In February’s last digest we discuss how documentation plays a role in succession planning, how important your executive team can be to your business sale, how to keep your deal on track to close, and more. Click on the headlines to read the full pieces.
Cyber breaches don’t discriminate. Theft of digital information occurs at companies large and small, from local banks to major defense contractors, and has now surpassed physical theft as the most commonly reported fraud. According to the business magazine Fast Company, federal agents delivered the somber news last year to more than 3,000 U.S. companies that their computer systems had been hacked to the tune of $215 million. President Obama identified cyber attackers during a recent White House summit as a major threat to the U.S. and world .
Whether your business has a sophisticated, high-technological Internet presence or merely uses email and maintains a website, cyber security ought to be part of the overall game plan. Every business using the Internet is responsible for creating a culture of security that will enhance business and consumer confidence.
Usually cyber threats are blamed from the outside where crooked programmers pilfer corporate intelligence and raid your financial data. But sometimes the threat is created from the inside out when’ ignorance literally opens the door to cybercriminals. This can’t happen, and doesn’t have to.
It’s important to train and educate your employees BEFORE you have a data breach. Waiting to react is a mistake. Create a culture of cyber vigilance and have in place policies that will leave you cyber secure. Here are things your employees need to know to stay on their cyber toes.
This edition has wonderful news for business owners looking for an infusion of capital or those that want to sell their entire business. Find out what’s in store for 2015 in the M&A industry, as well as learn a few cyber security tips to keep your company safe. As usual, click on the headline for the full piece.
Frank Underwood lies, steals, and blackmails. He pushes people into oncoming trains, destroys reputations that threaten his own, builds up when it’s in his self interest and tears down when it isn’t. Yet he’s on the fast track to reach the most powerful job in the land: the U. S. Presidency.
As the popular protagonist of the wildly popular Netflix series House of Cards, actor Kevin Spacey’s vainglorious political character is astonishingly fruitful while displaying the sort of deliciously Machiavellian scheming where ruthlessness and cunning always – not some of the time, not just a few times, but always – wins out over integrity and civility.
Still, don’t try this at home.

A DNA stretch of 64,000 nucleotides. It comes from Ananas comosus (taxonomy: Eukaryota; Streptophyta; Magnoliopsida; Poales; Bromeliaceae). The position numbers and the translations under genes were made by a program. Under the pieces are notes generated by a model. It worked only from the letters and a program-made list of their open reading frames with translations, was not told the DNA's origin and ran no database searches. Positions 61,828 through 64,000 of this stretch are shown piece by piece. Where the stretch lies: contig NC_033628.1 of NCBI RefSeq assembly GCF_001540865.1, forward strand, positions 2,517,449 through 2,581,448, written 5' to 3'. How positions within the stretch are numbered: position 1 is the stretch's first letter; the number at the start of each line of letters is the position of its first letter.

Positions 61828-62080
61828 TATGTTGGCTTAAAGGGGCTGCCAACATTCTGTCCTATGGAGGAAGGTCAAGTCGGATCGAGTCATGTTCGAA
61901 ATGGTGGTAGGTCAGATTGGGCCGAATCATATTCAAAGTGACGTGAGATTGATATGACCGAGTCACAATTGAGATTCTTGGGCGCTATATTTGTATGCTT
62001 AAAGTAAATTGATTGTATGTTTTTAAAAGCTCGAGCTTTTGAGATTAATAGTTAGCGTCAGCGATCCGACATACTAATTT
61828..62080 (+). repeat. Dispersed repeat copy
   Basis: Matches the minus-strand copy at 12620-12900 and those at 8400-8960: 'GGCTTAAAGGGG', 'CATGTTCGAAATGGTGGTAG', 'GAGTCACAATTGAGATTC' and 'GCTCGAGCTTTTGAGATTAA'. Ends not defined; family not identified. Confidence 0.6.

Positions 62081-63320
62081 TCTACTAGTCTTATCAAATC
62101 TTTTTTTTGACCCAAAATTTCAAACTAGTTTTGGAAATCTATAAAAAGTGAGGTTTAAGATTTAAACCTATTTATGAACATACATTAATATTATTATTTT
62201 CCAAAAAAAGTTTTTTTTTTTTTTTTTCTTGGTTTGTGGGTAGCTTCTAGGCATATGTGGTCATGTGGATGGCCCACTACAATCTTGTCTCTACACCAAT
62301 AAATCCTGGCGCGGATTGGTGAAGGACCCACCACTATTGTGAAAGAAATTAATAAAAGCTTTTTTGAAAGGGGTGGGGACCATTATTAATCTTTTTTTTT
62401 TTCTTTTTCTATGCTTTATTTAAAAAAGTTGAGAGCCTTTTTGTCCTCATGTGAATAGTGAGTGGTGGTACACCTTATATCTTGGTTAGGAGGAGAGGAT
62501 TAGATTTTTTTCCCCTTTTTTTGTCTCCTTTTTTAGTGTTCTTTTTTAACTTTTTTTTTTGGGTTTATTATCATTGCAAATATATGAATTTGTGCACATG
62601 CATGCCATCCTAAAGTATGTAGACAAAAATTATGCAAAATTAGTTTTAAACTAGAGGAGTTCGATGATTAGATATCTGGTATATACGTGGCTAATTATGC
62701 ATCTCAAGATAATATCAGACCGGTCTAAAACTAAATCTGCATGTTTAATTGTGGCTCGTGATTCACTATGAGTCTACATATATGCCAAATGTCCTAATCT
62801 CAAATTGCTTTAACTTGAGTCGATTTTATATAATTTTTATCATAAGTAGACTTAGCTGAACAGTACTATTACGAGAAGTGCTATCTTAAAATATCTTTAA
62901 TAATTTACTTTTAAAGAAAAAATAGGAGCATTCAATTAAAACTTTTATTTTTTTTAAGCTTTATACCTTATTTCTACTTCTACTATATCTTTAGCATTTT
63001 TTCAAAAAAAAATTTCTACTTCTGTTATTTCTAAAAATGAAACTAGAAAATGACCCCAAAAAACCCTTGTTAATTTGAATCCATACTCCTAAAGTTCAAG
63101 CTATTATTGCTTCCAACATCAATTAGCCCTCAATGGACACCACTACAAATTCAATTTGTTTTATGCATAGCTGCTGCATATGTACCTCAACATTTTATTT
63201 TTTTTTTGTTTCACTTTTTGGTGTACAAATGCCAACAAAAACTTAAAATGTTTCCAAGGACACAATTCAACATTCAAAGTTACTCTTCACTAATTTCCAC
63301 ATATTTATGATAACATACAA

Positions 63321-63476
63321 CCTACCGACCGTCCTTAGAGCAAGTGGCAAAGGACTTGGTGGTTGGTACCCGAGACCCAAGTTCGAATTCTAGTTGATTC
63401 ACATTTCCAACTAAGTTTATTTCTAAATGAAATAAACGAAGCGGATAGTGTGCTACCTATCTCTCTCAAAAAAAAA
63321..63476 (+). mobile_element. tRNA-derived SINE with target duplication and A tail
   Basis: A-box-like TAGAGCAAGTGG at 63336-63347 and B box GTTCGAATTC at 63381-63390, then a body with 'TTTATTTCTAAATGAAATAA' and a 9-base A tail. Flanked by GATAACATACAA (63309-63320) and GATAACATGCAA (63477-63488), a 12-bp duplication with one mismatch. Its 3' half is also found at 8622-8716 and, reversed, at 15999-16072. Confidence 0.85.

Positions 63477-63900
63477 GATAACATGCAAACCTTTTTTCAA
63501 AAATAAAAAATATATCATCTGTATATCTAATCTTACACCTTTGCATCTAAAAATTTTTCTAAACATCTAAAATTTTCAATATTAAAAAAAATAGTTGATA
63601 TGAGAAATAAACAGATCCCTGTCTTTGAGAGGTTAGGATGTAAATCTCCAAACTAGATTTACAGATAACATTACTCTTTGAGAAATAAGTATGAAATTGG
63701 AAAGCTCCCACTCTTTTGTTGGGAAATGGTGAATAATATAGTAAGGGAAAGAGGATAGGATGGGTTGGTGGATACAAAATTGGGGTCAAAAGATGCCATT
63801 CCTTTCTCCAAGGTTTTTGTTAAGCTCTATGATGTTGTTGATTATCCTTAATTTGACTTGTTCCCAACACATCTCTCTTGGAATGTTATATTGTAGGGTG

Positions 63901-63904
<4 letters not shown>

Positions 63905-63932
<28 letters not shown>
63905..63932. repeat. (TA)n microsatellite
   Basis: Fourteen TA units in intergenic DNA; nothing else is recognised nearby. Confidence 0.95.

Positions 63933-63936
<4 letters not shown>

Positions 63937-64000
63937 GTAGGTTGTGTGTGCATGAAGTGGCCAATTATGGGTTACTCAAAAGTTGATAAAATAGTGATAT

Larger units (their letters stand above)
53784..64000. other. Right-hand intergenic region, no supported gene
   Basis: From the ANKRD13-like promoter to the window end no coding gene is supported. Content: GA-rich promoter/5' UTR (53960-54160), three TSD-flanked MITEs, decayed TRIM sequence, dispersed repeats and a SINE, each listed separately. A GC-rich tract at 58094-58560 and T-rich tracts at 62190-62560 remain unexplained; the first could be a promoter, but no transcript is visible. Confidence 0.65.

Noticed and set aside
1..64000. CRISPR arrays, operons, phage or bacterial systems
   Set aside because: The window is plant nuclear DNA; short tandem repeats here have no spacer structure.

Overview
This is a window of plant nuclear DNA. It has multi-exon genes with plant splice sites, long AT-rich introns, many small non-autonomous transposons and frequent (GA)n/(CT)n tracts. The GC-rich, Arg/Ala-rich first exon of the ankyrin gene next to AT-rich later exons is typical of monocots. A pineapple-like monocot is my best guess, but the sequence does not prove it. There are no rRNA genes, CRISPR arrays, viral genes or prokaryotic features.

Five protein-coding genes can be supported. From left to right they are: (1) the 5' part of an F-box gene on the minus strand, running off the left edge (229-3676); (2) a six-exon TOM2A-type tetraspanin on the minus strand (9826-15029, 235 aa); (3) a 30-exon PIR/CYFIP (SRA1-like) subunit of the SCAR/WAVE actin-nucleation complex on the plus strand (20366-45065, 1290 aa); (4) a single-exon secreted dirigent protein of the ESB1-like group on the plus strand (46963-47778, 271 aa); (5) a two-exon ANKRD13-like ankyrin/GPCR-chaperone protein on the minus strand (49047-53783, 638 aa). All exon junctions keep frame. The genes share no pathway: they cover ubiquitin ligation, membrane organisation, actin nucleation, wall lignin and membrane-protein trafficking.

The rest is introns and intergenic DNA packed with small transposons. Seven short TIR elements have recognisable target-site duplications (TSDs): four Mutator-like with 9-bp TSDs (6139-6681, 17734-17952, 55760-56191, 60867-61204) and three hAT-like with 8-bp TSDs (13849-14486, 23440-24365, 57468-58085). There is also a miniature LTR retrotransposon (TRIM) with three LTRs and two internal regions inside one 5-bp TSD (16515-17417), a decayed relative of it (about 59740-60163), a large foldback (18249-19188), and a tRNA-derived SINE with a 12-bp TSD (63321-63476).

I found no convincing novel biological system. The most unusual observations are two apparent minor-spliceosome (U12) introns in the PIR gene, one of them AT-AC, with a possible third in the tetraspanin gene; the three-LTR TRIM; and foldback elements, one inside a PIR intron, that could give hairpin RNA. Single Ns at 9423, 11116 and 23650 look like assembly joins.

Yet. . . there are some read-between-the-lines lessons on business one can take from our favorite bad boy politician to improve leadership in business and not be tossed in prison for life. Especially Underwood’s finely tuned skill of relationship building.
This week we explore options for business owners who have family conflicts bringing the company down, private equity’s interest in smaller companies and when the best time for business owners to retire will be. Click on the headline to read the full article.
Solid customer relationships don’t materialize with the first handshake. They take cultivation. Which means extra effort, extra time, a bit of massaging and lots of TLC. Luring curious customers in the beginning is actually the easy part. What’s hard is getting a return visit. Building customer loyalty takes a strategic effort and the rewards of a large and ardent customer base can be momentous.
The art of building sustainable connections with customers – and it is an art – calls for the same ingredients that fuel any personal relationship. Trust. Respect. Chemistry. These days customer management is an increasingly vital aspect of running a business – and a successful strategy is an extremely useful tool, no matter your business model.
So what can you do to grow and maintain customer relationships? Here are several steps that can help.
Have you ever wondered what role emotions play when you’re trying to sell a business? We answer that question and more in our first edition of the M&A Digest of 2015. As usual, click on the headline to read the full article.
In the last M&A Digest of the year, we delve into all sorts of valuable information including the importance of being flexible when selling a company, how to tell if you’re mentally prepared to sell a business, why documenting your company’s procedures is critical and much, much more. Click on the headline to get the full article.
Around this time of year, employers are always looking for ways to reward their three holiday gifts employees are guaranteed to love – extra money, extra time off, and a personalized note from you.and show gratitude for having their team members on staff. We’ve previously examined the only
But execution can be difficult and resources scarce, so what can you do? Here are 5 creative ways to reward employees during this hectic time of year.
In this M&A Digest, we delve into why now is the time to sell a business in Canada, why M&A activity will remain strong for the next 18 years and answer common questions from company owners that are interested in selling their businesses.